Start-ups are often small enough they don't have to worry about organizational structure. As they grow, though, they develop a structure by either design or by default. Design requires decisions, such as choosing a traditional organization vs contemporary organization. Traditional organizations tend to be formal hierarchies; contemporary organizational structure is more flexible.
For small start-ups, a traditional structure is often to have almost no structure. There's one manager, which is you, and one project team, which is everyone else. If one team member needs help from another, it's a matter of walking a few feet and knocking on someone's door.
Once that start-up grows beyond the initial team, it requires more structure. The traditional approach is to divide up employees by function, creating separate departments or branches. This leads to a hierarchy where each department has its manager, all of whom report to someone over them; if the company keeps growing, more branches and more layers of management result.
A traditional structure makes it easier to centralize power and keep control as your organization grows. It's also cumbersome, because information and decisions have to travel through layers of management. It's important to consider the pros and the cons when weighing traditional organization vs contemporary organization.
A contemporary organizational structure tries to make companies lighter on their feet than the old-school hierarchy. The difference between traditional and contemporary organization is that contemporary structures reduce management layers and share information, personnel and skills across departments.
The matrix organizational structure is a good example. A matrix organization still has departments, but it also has project teams that recruit members from across departments. A team may combine members of the engineering, marketing and software departments, sharing their skills to complete a project.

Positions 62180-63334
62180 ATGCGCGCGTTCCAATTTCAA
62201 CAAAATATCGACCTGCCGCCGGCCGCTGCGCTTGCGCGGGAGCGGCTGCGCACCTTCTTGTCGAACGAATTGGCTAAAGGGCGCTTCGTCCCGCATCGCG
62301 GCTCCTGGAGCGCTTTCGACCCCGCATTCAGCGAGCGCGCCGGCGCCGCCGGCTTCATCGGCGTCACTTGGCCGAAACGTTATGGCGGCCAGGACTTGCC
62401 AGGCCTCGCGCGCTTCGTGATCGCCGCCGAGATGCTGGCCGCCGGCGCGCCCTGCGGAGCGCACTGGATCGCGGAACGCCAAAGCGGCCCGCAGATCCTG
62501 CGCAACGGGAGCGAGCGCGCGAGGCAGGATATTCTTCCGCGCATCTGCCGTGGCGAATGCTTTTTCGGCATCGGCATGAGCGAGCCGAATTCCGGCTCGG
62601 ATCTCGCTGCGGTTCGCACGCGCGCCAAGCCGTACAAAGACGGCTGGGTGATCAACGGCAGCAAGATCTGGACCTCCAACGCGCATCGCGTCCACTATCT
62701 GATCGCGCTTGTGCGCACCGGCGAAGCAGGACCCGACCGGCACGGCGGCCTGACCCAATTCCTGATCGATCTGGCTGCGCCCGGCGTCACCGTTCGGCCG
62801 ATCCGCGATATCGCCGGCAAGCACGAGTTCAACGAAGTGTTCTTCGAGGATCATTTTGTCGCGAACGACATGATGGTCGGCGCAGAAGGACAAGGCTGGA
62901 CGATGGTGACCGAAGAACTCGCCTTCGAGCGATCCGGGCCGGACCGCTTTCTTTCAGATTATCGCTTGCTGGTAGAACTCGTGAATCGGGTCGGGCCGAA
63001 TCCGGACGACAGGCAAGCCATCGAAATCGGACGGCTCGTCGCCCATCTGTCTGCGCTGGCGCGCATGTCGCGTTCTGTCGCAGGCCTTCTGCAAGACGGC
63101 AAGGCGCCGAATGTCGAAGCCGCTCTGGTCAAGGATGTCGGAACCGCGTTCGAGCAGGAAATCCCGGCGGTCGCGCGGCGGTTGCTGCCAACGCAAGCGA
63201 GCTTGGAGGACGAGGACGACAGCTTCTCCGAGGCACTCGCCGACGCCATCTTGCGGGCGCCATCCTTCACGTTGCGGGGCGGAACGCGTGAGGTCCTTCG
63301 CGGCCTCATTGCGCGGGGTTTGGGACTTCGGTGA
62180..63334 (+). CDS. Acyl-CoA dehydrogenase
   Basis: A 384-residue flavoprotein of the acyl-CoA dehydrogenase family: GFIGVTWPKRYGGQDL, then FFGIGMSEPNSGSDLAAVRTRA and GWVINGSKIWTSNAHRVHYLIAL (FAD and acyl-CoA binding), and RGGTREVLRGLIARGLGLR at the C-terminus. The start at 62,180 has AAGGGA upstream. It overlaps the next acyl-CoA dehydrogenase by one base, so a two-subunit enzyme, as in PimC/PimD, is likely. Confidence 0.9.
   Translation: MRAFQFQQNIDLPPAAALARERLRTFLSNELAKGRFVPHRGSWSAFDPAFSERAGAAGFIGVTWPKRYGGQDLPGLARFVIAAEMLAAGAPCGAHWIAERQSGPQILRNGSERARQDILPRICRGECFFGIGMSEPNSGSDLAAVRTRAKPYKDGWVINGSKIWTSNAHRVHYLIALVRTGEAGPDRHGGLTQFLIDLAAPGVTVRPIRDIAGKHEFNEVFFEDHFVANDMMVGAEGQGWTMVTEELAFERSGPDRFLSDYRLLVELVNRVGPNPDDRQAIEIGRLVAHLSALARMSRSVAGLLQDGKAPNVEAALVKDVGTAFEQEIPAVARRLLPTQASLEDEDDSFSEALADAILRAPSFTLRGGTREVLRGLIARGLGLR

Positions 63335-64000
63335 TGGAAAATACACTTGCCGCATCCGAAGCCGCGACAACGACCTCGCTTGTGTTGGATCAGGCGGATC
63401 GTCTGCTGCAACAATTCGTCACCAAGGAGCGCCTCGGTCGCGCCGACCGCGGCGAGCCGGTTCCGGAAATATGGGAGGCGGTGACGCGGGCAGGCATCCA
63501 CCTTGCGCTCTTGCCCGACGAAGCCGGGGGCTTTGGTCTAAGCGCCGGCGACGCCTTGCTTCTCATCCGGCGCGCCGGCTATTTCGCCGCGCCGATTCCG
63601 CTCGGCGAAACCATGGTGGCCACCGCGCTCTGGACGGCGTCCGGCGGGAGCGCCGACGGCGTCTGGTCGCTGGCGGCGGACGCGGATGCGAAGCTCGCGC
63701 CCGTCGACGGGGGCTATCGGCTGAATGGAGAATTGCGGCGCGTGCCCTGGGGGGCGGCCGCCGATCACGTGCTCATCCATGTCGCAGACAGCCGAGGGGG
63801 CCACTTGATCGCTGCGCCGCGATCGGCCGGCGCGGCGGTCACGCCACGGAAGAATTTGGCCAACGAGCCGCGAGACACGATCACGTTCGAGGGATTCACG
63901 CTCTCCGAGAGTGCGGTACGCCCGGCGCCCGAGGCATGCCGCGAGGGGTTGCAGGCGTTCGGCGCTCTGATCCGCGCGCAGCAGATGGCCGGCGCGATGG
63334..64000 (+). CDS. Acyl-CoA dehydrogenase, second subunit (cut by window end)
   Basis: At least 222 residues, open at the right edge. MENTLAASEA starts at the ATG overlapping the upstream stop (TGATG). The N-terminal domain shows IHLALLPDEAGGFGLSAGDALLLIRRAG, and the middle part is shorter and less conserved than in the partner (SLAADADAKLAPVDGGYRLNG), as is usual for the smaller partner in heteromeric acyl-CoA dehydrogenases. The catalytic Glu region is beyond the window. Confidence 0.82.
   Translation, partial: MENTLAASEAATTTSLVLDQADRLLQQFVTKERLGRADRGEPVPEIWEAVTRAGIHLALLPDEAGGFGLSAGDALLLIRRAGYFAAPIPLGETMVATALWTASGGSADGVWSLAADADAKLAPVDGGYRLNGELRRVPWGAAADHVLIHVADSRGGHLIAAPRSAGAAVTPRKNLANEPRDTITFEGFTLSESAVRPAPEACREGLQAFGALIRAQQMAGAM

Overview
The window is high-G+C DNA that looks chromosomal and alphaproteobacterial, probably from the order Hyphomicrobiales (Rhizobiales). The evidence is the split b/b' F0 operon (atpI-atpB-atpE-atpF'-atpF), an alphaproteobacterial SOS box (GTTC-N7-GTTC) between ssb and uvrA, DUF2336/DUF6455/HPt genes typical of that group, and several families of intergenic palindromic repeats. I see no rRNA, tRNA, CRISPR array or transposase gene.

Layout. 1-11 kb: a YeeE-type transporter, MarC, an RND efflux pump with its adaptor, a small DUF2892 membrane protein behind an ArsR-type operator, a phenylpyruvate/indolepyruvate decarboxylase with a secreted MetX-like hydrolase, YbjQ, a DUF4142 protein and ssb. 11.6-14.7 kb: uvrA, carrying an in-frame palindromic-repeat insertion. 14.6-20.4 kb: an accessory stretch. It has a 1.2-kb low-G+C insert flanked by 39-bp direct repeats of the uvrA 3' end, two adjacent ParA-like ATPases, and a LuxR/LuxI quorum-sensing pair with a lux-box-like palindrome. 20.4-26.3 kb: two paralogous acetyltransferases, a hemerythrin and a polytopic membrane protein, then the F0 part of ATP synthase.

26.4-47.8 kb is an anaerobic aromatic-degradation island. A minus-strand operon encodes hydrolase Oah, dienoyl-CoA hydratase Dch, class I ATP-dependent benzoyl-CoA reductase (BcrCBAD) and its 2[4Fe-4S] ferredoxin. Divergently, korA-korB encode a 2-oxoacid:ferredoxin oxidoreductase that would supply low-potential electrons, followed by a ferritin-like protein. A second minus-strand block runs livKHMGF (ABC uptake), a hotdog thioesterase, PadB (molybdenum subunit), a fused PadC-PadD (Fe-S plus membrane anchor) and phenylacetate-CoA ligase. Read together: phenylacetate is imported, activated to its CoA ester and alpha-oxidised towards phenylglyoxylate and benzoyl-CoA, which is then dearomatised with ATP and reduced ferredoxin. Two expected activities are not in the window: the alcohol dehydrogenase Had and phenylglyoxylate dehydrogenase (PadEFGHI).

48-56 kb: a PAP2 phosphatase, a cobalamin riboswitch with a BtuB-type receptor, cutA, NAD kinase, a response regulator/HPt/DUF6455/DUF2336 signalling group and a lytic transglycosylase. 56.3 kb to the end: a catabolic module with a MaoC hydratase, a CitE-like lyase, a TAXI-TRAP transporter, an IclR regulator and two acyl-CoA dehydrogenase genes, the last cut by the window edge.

The matrix gives your company more flexibility, encourages cooperation between departmental staffs and makes the maximum use of your human resources. Having to report to both their department head and the team leader can be a problem for team members, though. The two managers may fight for power, and members may not be sure whose orders are the top priority.
Matrixes are common, but they're not the only contemporary organizational structure:
- Like a small start-up, a flat organization has no layers of management. Employees form teams as they choose, work on projects that interest them and have little supervision. This can work with experienced employees, but the larger the company gets, the more it's likely to need some sort of hierarchy.
- A project structure works similarly to a matrix. However, a matrix assigns employees to temporary teams; teams in a project structure are permanent. When they complete one project, the team moves on to another.
- Flatter organizations reduce the amount of management and increase employee flexibility without becoming completely flat.
- Some large organizations turn their branches or departments into autonomous units. Each unit operates as if it were an independent company. This frees them up to make decisions faster, but it makes it harder to cooperate.
What's most important in designing your organizational structure is what works best for you and your company:
- How much control and authority do you want to have? If you want all decisions to come from the top, a traditional organization might suit you best.
- How dynamic is your industry? Traditional hierarchies can cope with a stable business environment. If you exist in a dynamic changing market, a contemporary organizational structure has more flexibility and responds to challenges faster.
- How independent are your employees? If they can work on their own, they may thrive in a contemporary organizational structure such as a flat or flatter company. Less experienced employees may be better off in a tightly controlled traditional organization.